Google Doodle Honors Marie Curie’s 144th Birthday

The drawing shows the groundbreaking scientist at work.

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Marie Curie discovered radium, is the only person (to date) to win a Nobel Prize in two different sciences, and the first woman to win a Nobel Prize. Today, she gets her own Google Doodle.

November 7 is the Polish-born physicist and chemist’s 144th birthday, a (somewhat arbitrary) milestone that Google has honored with a soft, pastel-like drawing. It depicts Madame Curie, who also coined the term “radioactivity,” sitting at a table examining various chemicals, with the Google logo lightly inscribed in the background.

(PHOTOS: A History of Google Doodles)

Curie and her husband Pierre were foremost scientists at the turn of the 20th century in Paris, where they conducted much of their work. They shared the 1903 Nobel Prize in Physics with co-researcher Henri Becquerel.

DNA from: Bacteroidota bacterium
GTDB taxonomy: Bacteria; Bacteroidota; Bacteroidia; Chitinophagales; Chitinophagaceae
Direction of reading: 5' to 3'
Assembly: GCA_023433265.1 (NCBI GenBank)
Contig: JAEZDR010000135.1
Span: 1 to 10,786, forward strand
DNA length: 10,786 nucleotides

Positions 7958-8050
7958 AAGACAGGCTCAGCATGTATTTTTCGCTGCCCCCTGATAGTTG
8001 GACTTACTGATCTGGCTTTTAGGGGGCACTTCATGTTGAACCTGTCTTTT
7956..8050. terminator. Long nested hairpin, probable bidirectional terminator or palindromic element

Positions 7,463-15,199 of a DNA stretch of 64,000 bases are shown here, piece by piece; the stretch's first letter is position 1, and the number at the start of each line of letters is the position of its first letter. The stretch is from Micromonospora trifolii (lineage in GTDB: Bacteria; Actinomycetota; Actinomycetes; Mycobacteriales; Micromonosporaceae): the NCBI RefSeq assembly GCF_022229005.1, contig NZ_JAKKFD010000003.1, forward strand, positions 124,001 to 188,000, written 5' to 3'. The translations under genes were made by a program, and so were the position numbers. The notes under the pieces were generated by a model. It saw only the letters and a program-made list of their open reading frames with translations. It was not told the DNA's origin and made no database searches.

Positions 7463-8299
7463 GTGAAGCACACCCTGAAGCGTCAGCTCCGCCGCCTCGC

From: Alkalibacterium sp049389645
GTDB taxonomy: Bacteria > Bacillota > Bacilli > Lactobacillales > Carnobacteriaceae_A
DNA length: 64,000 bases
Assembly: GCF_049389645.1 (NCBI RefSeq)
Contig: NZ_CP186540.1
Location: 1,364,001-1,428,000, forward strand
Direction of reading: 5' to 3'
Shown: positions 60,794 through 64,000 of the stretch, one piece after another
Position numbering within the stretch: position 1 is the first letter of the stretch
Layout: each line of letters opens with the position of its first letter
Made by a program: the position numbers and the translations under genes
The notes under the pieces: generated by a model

Although Curie lived much of her adult life in Paris, she remained dedicated to her home country of Poland and opened one of two Curie Institutes there. She died in 1934 of aplastic anemia, a result of prolonged radiation exposure.

Today’s doodle is a gentle reminder of the unquantifiable accomplishments of a legendary scientist.

LIST: The 25 Most Powerful Women of the Past Century

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